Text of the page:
At every turn of Christian Morales’ life — and he’s had several lives’ worth of twists and turns — there was food.
At the homes of the foster families he and his sisters bounced around to after being adopted from South Korea, he’d tinker with the sandwiches he was given, to the great annoyance of his foster parents.
At the illegal backyard restaurant in East L.A. run by the Mexican abuela who ultimately raised him, he chopped onions to no end as a middle schooler and learned to cook.
During his years as a drug dealer, he made himself tortillas, rice and beans from scratch to avoid leaving his apartment in daylight, shopping for groceries only at white Orange County grocery stores with less chance of run-ins with the police.
While in the care of the California Department of Corrections and Rehabilitation, he became an expert at fashioning prison burritos, with crushed-up Fritos in lieu of masa.
All those steps led to a second-floor kitchen in a hip neighborhood in Seoul, above a trendy milk tea shop, where he is cooking up carne asada and cochinita pibil, obsessing over the right chiles in his salsas and the texture of his house-made tortillas.
Here, the tatted-up 40-year-old Korean adoptee with a shaved head, thick Chicano accent and streetwise scowl is re-creating the flavors of the closest thing he has to home, a place he is legally barred from returning to since he was deported 17 years ago: East L.A.
Other adoptees return to Korea to search for their birth family, trace their roots and wrestle with questions of identity.
Morales cooks Mexican food. After all, what’s home if not a collection of flavors you pine for?
His father told his older sister not to let go of her siblings’ hands and promised to be back, before disappearing into the crowd in a busy shopping street in Busan, South Korea.
Morales isn’t sure he remembers the moment or can picture it from the times he was told the story. His memory starts in Sacramento, where he arrived as a 4-year-old with his two sisters in 1983.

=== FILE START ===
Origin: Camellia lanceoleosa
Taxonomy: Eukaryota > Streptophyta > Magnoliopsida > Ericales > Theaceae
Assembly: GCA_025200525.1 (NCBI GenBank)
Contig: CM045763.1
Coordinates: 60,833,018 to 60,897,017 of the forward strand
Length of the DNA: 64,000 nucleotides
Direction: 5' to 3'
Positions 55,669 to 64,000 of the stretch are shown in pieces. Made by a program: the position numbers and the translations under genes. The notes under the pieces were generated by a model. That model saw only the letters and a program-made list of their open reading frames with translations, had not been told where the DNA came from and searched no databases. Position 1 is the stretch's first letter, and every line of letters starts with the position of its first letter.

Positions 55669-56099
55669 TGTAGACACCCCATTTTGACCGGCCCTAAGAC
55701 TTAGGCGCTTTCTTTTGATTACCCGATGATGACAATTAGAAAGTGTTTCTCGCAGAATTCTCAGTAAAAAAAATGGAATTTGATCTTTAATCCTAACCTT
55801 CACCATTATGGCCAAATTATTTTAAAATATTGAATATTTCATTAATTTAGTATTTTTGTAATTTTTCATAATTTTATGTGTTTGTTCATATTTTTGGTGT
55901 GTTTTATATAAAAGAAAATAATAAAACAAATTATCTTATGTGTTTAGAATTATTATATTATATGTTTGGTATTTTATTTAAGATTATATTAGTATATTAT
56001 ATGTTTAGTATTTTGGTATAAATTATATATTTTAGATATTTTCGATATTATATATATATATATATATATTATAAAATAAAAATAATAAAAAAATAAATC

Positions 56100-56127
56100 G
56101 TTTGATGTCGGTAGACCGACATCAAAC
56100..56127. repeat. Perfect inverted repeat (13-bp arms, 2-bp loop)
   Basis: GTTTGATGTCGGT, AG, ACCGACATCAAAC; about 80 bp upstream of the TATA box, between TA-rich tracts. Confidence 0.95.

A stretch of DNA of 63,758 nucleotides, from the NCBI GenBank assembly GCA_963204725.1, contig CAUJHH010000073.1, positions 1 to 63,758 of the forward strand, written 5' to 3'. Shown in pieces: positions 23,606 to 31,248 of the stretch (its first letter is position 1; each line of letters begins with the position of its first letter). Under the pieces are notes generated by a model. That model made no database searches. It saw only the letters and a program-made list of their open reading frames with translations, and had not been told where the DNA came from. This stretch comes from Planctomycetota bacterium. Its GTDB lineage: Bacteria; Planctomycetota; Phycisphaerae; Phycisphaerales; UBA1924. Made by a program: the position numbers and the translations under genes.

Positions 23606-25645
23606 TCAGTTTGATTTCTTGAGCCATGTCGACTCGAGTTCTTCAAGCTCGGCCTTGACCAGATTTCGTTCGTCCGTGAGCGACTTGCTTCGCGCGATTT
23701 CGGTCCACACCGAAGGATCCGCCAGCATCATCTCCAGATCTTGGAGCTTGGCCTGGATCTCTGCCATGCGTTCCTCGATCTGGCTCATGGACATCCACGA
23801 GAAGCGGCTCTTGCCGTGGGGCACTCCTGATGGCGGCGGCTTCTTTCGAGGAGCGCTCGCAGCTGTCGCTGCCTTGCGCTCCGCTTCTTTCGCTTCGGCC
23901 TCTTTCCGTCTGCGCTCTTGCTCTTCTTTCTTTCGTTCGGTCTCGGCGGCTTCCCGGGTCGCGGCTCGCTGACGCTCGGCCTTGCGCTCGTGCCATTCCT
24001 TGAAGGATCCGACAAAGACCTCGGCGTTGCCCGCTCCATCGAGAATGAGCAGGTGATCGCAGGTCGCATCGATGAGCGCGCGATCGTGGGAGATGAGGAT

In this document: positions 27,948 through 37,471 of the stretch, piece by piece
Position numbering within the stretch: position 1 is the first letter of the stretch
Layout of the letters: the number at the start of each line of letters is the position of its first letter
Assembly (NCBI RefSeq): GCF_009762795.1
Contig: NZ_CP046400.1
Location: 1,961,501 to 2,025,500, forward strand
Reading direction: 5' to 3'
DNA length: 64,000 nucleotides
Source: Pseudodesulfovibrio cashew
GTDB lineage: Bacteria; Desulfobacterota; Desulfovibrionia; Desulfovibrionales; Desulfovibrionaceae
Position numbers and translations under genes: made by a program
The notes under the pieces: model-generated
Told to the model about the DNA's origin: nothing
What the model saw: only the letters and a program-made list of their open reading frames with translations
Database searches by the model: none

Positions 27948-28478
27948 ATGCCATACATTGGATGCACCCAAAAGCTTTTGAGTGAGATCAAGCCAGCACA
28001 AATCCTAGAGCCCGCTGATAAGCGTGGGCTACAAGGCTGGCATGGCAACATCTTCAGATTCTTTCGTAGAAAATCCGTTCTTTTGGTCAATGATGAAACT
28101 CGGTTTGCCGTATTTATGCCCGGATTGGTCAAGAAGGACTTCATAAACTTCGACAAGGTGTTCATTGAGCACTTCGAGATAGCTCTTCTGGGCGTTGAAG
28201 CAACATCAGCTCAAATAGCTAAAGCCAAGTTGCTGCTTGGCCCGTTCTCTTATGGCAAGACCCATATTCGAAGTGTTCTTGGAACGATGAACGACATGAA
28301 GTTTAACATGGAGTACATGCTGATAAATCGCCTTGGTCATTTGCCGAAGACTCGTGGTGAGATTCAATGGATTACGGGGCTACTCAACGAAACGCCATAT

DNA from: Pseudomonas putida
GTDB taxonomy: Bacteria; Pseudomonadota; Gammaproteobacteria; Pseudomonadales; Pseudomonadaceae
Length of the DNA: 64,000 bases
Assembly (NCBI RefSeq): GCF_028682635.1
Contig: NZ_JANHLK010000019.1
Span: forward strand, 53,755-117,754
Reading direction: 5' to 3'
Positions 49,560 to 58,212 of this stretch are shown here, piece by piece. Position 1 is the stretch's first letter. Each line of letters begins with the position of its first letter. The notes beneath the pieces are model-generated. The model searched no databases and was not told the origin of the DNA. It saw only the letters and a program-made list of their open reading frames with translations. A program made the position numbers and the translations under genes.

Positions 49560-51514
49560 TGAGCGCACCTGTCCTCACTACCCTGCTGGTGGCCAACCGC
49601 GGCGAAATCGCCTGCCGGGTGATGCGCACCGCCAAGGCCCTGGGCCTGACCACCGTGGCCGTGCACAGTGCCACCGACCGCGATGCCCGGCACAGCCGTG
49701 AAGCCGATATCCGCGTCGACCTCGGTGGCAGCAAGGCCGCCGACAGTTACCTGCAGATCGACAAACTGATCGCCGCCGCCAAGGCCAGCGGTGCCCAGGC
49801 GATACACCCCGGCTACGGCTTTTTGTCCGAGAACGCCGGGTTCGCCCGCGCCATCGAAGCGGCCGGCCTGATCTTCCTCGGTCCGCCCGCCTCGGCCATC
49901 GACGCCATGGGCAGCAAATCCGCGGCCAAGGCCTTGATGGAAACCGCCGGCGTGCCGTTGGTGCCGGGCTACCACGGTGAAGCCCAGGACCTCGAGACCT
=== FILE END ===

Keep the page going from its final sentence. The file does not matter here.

They were sent away by their adoptive family less than a year later because his older sister, who was 9, was too much for the parents, he says. She’d starve herself, refusing to eat anything other than rice and kimchi, and throw fits to stop her younger siblings from eating, knocking their plates off the table. They went to a second home somewhere in Central California but were sent packing again a few months later.
When he was about 6, Morales and his sisters ended up in East L.A. with a third family in as many years. In each of the three households there was abuse, physical and otherwise, he says, the details of which he doesn’t care to recount.
It was there in East L.A. that he met his grandma, the mother of his last foster father. Morales says she took him and his younger sister in after learning that her son beat them. By then, his older sister had run away.
In her kitchen, he learned to cook.
She ran a humble backyard operation serving tacos and tamales on paper plates, with a handful of plastic tables and chairs. People came from as far as Riverside, he recalled. She charged what people could afford — “back then in East L.A., nobody had any money,” he said — which barely covered her costs.
“It was illegal, but everybody in the neighborhood knew the best food came out of my grandma’s kitchen,” Morales said. “She really, really liked that everybody loved her food.”
He chopped vegetables, assembled tamales and pressed tortillas, the two of them cooking side by side.
Outside her kitchen, life in Boyle Heights was rough. Morales had a temper and fought any time anyone picked on him or his younger sister, who, as some of the only Asian kids in the neighborhood, stood out. At 14, he was arrested and sent to juvenile hall, where he was taken under the wing of a South L.A. gang member.
When he got out, he started selling drugs for the gang. He was good at it, easily making $500 a day. It helped that he was Asian, he says, and could dodge drug-dealer stereotypes by donning a pair of glasses. By the time he was 16, he had sellers working for him.